There are pros and cons to hybrid plants and heirlooms both, so there really isn’t an answer as to which one you should plant. It really boils down to personal choice. Hybrid plants tend to have more resistance to diseases and pests, due to the fact that breeders are actively trying to boost resistance. This means that there will be higher-quality produce fewer inputs. This is why hybrids are popular with farmers — nicer, cleaner-looking fruits with fewer pesticides. Many times hybrids are also on the more productive side, thanks to a phenomenon called hybrid vigor.
Heirlooms, on the other hand, help preserve our genetic diversity and even tell our cultural story. Heirlooms do not require a breeding program, so there is built-in resilience, knowing that we can produce these seeds well into the future with little intervention. But we do have a trade-off with typically less disease-resistance and less consistency on things like yield. Since they are open-pollinated, they are often a good choice for people who enjoy or rely on saving seeds from year to year.
GMO-Free or Non-GMO
As we have pointed out several times before, when it comes to seeds for home gardeners, the label of GMO-Free is largely meaningless and sometimes mis-leading. Whether or not you believe the prevailing science that shows that genetically engineered plants are safe for human consumption, you can rest assured that there are currently no genetically engineered seeds or plants available to home gardeners. Not on the seed rack at the box store nor your local garden center. Not in a catalog or online.
Here are two assurances to that statement: A majority of the things that you grow in the home garden don’t have a genetically engineered counterpart. Only
12 genetically engineered crops have been approved in the US, and only 10 of those are currently produced. Most of these are commodity crops that home gardeners would not even produce, such as cotton, sugar beet, canola, and alfalfa. A few more have counterparts that are grown by home gardeners, but are vastly different from those grown by commodity producers (soybeans vs. edamame soy). And some just aren’t that very widespread (there are some GE sweet corn cultivars and squash cultivars, but they aren’t widespread on the market).
So for the most part, there aren’t any “GMO” counterparts to the crops you’d grow in the home garden. They don’t exist.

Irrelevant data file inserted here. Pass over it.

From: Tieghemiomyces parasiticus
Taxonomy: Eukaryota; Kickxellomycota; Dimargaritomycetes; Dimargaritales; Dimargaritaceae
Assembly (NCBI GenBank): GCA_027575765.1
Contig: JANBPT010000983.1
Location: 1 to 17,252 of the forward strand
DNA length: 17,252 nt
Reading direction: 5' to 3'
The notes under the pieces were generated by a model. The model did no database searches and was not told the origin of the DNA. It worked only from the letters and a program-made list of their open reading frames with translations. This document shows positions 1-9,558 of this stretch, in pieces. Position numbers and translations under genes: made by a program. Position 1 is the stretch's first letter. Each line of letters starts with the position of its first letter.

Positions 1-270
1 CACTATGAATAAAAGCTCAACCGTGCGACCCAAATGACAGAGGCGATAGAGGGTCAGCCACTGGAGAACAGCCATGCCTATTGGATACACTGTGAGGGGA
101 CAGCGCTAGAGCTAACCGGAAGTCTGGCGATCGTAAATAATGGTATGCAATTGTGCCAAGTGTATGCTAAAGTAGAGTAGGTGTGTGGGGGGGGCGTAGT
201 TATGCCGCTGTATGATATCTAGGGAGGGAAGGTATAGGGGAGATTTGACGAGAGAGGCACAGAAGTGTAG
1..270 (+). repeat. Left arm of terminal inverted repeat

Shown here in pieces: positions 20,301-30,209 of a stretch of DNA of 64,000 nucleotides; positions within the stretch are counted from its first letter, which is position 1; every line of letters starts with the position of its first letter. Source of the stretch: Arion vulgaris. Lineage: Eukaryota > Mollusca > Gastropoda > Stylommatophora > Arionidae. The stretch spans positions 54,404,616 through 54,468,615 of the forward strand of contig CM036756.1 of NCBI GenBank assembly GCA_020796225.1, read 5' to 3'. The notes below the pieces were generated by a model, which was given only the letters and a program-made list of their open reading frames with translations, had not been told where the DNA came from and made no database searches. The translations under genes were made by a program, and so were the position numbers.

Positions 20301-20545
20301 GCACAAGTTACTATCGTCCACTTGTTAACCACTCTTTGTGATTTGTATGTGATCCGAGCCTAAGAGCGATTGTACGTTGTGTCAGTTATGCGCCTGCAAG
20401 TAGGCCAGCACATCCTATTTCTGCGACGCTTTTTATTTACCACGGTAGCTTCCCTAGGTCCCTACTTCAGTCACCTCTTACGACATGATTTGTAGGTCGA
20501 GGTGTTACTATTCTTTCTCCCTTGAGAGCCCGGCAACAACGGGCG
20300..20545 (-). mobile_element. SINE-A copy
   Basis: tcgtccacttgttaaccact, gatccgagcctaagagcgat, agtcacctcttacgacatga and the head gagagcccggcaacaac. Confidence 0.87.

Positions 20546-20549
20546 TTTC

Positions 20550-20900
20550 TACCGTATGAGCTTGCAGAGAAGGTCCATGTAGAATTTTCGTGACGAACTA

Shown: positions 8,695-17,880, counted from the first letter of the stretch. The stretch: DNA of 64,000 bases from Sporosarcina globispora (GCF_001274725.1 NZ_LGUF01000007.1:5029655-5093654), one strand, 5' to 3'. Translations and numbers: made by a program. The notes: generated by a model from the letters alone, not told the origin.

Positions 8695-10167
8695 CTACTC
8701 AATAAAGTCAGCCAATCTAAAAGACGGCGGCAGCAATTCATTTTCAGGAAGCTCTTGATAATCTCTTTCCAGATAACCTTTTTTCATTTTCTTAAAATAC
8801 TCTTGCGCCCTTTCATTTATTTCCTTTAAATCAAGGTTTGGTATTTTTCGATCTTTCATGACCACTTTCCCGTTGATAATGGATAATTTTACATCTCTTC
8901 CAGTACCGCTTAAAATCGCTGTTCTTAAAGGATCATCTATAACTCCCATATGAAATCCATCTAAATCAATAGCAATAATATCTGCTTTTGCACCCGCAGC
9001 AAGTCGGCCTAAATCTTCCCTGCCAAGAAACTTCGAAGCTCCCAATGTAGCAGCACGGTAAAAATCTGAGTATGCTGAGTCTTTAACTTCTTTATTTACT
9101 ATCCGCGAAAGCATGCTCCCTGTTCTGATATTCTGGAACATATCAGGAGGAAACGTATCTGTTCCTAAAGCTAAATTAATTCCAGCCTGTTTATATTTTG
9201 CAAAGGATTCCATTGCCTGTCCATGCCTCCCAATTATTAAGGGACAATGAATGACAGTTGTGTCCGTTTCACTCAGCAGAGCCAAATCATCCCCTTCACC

The other assurance is that genetically engineered crops are not marketed or sold to home gardeners as a matter of business practice or law. In order to purchase genetically engineered seeds or plants, it is current practice in the United States that you must sign an agreement with the company that holds the patent stating that you will not misuse the crop or propagate it (and before we get into the whole intellectual property argument – plant patents and agreements like this have been around since the early 1900s – it isn’t new). So you know that you aren’t buying genetically engineered seeds since you aren’t being asked to sign an agreement. Plus, these companies make their money by selling large quantities of seeds, they just aren’t interested in selling you a packet of lettuce seeds for $2.
So since there aren’t any GMOs available to home gardeners, why do all these seed companies slap that label on their packets? Marketing, my dear! It started off with just a few companies, mainly using the label to compete in a crowded market. And fear sells. The label has spread to more and more companies as this fear and anti-science based marketing ploy has spread…both by companies who jumped on the fear bandwagon and by those who took so much harassment from the followers of the non-GMO crowd or they lost sales to people sold on the non-GMO label that they finally gave in. Unfortunately for some companies, slapping the non-GMO label on a product seems to give them permission to charge more, even if has no real meaning….so buyer beware.
Treated vs Non-Treated
Seed treatment usually involves the application of one or more pesticide such as a fungicide or insecticide to protect against pathogens or pests, mainly in the early stages of growth. A good example would be if you’ve ever seen corn, pea, or bean seeds at the local feed or farm store that are bright pink or orange in color. These seeds have been treated with a fungicide to offer short-term protection against damping off. Some crops are also treated with systemic insecticides, such as imidacloprid, to protect against insect damage. There’s been a big emergence of organic seed treatments, so treatment doesn’t necessarily mean the crop can’t be labeled organic.
Treated crops are most-commonly found at farm supply stores and aren’t generally marketed directly to home gardeners. You’ll likely not find them at most box stores or garden centers catering exclusively to gardeners. Many packets will specify whether they are non-treated or treated.
Organic and Natural
In seeds, the term Organic largely refers to seeds harvested from plants that were certified organic. Generally speaking, these seeds were produced on plants that received no synthetically produced fertilizers or pesticide sprays. However, it does not mean that the plants were not treated with pesticides. There’s a great misunderstanding about organic production – there are a number of pesticides and even seed treatments approved for use on organic crops. Typically, they are produced from a plant or microorganism extract, naturally occurring mineral, or other organic derivative. So organic does not equal pesticide free (on the seed rack or on the grocery shelf).
There are a few different levels of “organic,” too.